- Total Rso=_____
- Extra pts.=_____
- Sum =_____ (quality rating)
For comparison to a norm, let us suggest an average landscape containing 3 evergreen trees and 8 evergreen shrubs all receiving extra pts. for close proximity. The yard also has 3 leaf trees within 30 ft. of the house and 11 leafy shrubs, 9 of which are within the proximity radius for the foundation. Two of the leaf trees are also on the south or southwest sides of the house. This landscape should receive a sum total of 63 pts. Assume an average score is between 50 and 75. Any landscape below 50 is considered to be inefficient and any score above 75 is considered highly efficient. How would you describe the energy rating you achieved on your house?
- Determine the types of trees in your landscape to common name or species. This can be done by asking the homeowner or by using available tree and shrub identification keys. These may be procured from the local nurseryman, a library, or from the county extension agent for horticulture. Add 1 pt. for each tree that has a very dense growth pattern for insulation or insolation according to the information in the reference books or keys.
- Estimate the level of maturity for your trees using these same references. For example, a silver maple tree will be noted to reach a maximum height of 60 ft. for your area. If you have a silver maple that is half that tall you would say it is 50% mature. (To be exact on the height, use the triangulation method described below). Add 1 pt. for a fully mature tree, 1/2 pt. for a 50% mature tree, etc.
- Suggest a re-planting program for a poorly designed landscape. Do not cut any trees down. Plant only new trees that will not be shaded out or encroached upon by existing specimens.
- Draw and design a new landscape that would achieve a rating of 80 or above.
- How would you define insulation and insolation without using scientific terms?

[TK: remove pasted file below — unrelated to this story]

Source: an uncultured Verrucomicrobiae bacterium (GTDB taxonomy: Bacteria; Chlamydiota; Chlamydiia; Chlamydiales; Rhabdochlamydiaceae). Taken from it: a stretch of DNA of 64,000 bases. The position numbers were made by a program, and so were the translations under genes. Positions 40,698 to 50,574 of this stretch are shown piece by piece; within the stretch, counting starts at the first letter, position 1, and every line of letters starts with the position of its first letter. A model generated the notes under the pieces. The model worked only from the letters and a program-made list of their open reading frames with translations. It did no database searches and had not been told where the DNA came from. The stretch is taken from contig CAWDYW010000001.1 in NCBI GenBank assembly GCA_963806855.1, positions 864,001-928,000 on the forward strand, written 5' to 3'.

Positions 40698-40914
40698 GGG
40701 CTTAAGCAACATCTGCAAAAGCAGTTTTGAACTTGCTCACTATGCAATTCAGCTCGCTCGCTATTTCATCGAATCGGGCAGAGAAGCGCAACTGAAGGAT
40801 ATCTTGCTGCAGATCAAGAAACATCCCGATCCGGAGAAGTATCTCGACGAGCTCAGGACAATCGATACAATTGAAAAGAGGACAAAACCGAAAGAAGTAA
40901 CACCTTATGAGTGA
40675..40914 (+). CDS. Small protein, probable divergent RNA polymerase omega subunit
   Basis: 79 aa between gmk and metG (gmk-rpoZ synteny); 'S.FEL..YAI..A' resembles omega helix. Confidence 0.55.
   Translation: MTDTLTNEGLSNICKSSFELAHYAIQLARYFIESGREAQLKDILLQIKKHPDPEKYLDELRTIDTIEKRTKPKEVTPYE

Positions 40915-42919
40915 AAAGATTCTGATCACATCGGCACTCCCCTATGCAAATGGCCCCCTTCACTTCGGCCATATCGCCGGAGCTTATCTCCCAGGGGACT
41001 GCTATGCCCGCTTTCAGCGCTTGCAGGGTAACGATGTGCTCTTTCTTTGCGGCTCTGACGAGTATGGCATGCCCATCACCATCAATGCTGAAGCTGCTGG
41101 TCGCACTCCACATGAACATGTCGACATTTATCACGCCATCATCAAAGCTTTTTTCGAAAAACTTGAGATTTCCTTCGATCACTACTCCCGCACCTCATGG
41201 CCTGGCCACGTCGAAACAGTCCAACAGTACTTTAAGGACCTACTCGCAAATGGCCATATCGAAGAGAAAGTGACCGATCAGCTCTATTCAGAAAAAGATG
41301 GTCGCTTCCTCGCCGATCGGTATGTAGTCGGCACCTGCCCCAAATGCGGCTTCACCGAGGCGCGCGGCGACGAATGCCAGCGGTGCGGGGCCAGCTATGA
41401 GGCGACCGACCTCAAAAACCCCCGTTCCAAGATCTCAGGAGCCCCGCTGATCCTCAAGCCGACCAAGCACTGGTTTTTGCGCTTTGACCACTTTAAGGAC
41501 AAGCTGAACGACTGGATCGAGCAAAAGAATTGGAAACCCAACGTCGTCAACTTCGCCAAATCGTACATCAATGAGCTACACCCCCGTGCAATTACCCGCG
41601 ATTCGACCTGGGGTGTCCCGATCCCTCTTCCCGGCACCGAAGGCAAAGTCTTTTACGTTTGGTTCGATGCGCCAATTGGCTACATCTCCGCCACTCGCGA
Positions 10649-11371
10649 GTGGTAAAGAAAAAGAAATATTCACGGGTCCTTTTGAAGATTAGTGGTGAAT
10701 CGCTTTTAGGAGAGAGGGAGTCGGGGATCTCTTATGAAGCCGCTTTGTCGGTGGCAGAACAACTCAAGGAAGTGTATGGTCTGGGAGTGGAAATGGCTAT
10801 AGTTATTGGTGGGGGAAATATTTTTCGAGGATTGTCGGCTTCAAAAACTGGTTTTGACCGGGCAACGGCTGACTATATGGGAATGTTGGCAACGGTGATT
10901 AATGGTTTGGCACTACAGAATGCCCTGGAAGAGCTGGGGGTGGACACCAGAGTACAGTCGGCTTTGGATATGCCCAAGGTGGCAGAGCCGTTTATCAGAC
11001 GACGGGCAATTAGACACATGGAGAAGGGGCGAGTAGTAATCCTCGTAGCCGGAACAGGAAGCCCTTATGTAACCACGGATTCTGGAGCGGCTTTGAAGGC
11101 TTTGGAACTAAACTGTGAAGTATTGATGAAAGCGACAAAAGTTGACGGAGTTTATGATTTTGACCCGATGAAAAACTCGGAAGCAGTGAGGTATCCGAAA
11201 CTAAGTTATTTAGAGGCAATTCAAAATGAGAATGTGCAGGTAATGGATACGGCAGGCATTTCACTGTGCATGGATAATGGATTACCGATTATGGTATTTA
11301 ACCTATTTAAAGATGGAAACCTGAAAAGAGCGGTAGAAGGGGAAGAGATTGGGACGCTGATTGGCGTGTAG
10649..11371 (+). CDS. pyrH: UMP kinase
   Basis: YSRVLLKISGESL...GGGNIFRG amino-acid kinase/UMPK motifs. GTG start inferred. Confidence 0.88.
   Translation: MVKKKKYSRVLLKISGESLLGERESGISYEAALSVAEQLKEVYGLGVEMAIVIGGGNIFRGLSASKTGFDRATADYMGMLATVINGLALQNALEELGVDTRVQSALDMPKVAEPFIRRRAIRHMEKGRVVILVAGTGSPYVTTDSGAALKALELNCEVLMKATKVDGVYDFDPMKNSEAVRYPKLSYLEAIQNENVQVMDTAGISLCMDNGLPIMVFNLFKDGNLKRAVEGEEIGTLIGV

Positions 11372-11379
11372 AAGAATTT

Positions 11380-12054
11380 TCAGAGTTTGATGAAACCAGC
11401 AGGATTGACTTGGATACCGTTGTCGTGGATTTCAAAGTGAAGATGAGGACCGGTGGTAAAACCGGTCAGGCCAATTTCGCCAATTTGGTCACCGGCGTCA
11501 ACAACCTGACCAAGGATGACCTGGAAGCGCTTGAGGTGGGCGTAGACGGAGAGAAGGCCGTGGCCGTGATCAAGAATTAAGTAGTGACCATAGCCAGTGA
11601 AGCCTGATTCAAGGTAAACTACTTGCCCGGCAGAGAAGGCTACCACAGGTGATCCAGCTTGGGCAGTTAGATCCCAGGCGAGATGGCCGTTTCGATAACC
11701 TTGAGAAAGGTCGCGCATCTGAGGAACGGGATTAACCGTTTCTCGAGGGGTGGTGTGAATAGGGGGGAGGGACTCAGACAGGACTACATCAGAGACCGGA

- Why do you need to know true north and south for this activity?
- Would you penalize a leaf tree in determining it's Rso if it was in a landscape in Puerto Rico? Montana? South Florida?
- What change in Rsu would you suggest for 5 Blue Spruces growing in a tight row on the north side of a home in Minneapolis?
- What incentives could the government institute to encourage both tree planting and ecological landscaping in the United States?
* Notes on using triangulation to determine the height of a tree:
- Use a protractor to make a right angle on a piece of cardboard and mark the angles from 0 to 90.
- Take a 12" piece of string and attach it to the origin of the angle with a tack or tape.
- Hold the paper straight out from your eye so that the base of the paper is parallel to the ground.
- Align the string so that it is pointing at the top of the tree you want to measure.
- Record the angle created.
- Step off or somehow measure the distance to the tree in feet.
- Use the formula below to determine the height of the tree.
Tree Height= [(Base(ft.) x Tangent of the angle* )+ ht. of your eye above ground level]
*From trig tables in any trigonometry text or use the tangent function on an equipped calculator
The Woodrow Wilson National Fellowship Foundation
CN 5281, Princeton NJ 08543-5281